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John M. Most (June 15, 1923 – January 3, 1993) was an American sports announcer, known primarily as the raspy radio voice of the Boston Celtics of the National Basketball Association from 1953 to 1990.
Born to Jewish parents in New York City, he was named after his paternal grandfather, the German-American anarchist newspaper or and orator Johann Most. Johnny Most was one of the many successful graduates of DeWitt Clinton High School in the Bronx. After distinguished Air Force service in World War II (see below), he began his basketball broadcasting career in the late 1940s as a protégé of New York Knickerbockers announcer (and 1936 Olympics track star) Marty Glickman. He was hired in 1953 by Boston Celtics owner Walter Brown and coach Red Auerbach to replace Curt Gowdy as the team's radio play-by-play man on the Celtics radio network. He also served as sports director for WCOP radio in Boston at that time.
In addition to his work with the Celtics, he served as host of a rudimentary Boston Red Sox baseball post-game show on WHDH-TV, sister station to WHDH radio which carried Celtics games. Sponsored by Wheaties and Blackstone cigars, this short scoreboard program consisted of Most reading the scores and rattling off pitching changes and home runs. It began in 1958 and ended when WHDH-TV lost its license just before the 1972 season and the telecasts were moved to WBZ-TV. Most also teamed with Marty Glickman to call New York Giants football in the early 1950s.
In the early 1970s, Most hosted an evening sports talk show on WORL radio which lasted from 5 to 7 PM. WBZ, owner of the Celtics' radio rights, allowed Most to appear only on the first hour of the program, which was broadcast live from a Boston nightspot, so as not to compete with WBZ's Calling All Sports broadcast.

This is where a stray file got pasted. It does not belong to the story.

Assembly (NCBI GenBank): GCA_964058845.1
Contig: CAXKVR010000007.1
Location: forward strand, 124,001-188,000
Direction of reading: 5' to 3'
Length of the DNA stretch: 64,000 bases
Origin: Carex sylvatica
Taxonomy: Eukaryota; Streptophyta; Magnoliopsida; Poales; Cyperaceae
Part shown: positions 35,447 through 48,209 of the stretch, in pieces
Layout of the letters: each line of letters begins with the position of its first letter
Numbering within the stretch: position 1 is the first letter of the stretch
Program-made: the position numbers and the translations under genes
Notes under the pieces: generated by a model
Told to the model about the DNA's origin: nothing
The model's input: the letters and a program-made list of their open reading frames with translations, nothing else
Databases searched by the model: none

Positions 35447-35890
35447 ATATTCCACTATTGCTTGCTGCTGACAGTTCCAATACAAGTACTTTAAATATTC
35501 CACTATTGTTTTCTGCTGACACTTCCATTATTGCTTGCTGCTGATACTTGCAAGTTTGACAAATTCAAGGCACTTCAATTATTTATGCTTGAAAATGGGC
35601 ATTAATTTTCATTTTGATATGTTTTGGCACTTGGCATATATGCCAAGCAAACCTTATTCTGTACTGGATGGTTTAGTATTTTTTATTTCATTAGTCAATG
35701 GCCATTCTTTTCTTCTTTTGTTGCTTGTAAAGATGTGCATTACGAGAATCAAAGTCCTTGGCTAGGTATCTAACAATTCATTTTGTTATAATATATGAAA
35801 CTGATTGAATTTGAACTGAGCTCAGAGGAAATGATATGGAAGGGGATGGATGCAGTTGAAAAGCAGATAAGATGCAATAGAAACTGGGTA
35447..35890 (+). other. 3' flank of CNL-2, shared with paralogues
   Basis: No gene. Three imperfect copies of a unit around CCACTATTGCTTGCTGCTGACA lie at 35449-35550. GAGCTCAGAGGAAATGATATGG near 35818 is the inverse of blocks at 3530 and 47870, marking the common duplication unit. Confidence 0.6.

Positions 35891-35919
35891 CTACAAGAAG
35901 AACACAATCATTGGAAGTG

Shortly after VE Day, as his unit broke camp in central Italy, Johnny wandered up a nearby hillside to a graveyard filled with American flags, his final visit to fallen comrades before returning home to the Bronx. A prolific poet, he penned these lines:
I stood among the graves today and swept the scene with sight.
And the corps of men who lay beneath looked up to say good night.
The thunder still, the battle done, the fray has passed them by;
And as they rest forever more, they must be asking, 'Why?'
Most always referred to his perch or radio booth at the Boston Garden (the Celtics' arena) as "high above courtside" at the opening of his broadcasts, and to his usual perch near the scorer's table on most Celtics road games as "directly at courtside".
Broadcasts began with "Hi there once again, this is Johnny Most (high above / directly at) courtside here at the Boston Garden (or other venue), where the Boston Celtics and (foe) are getting set (or about) to do basketball battle." When sponsor tag lines did not get in the way, he ended broadcasts with "This is Johnny Most; 'bye for now." When returning from a commercial break, he would frequently start by saying, "Back out here at the Boston Garden (or other venue)".
Unlike his long-time contemporary Chick Hearn, who criticized his Los Angeles Lakers when he felt warranted, Most was an outspoken "homer" who rarely criticized the Celtics during game play but wasn't shy about criticizing other teams' players or fans (calling them "hysterical with joy" when cheering Celtics losses). For example, during the 1985 season, he nicknamed Laker star point guard Magic Johnson "Crybaby Johnson" after Johnson successfully challenged a referee's call. He called Magic this negative nickname throughout the remainder of the 1980s, announcing lines like "Cry with the no-look pass!" and "Crybaby with the rebound!" He also nicknamed Washington Bullets players Rick Mahorn and Jeff Ruland as "McFilthy" and "McNasty", interchanging the two at his whim, and he also referred to Philadelphia 76ers players Steve Mix, Bobby Jones and Andrew Toney as "The Hatchet Brothers". Most was also very critical of the Detroit Pistons for their physical play during the late 1980s. He was particularly hard on Bill Laimbeer (whom he memorably called "Big Baby"), Dennis Rodman, Rick Mahorn and Isiah Thomas, whom he referred to as Little Lord Fauntleroy.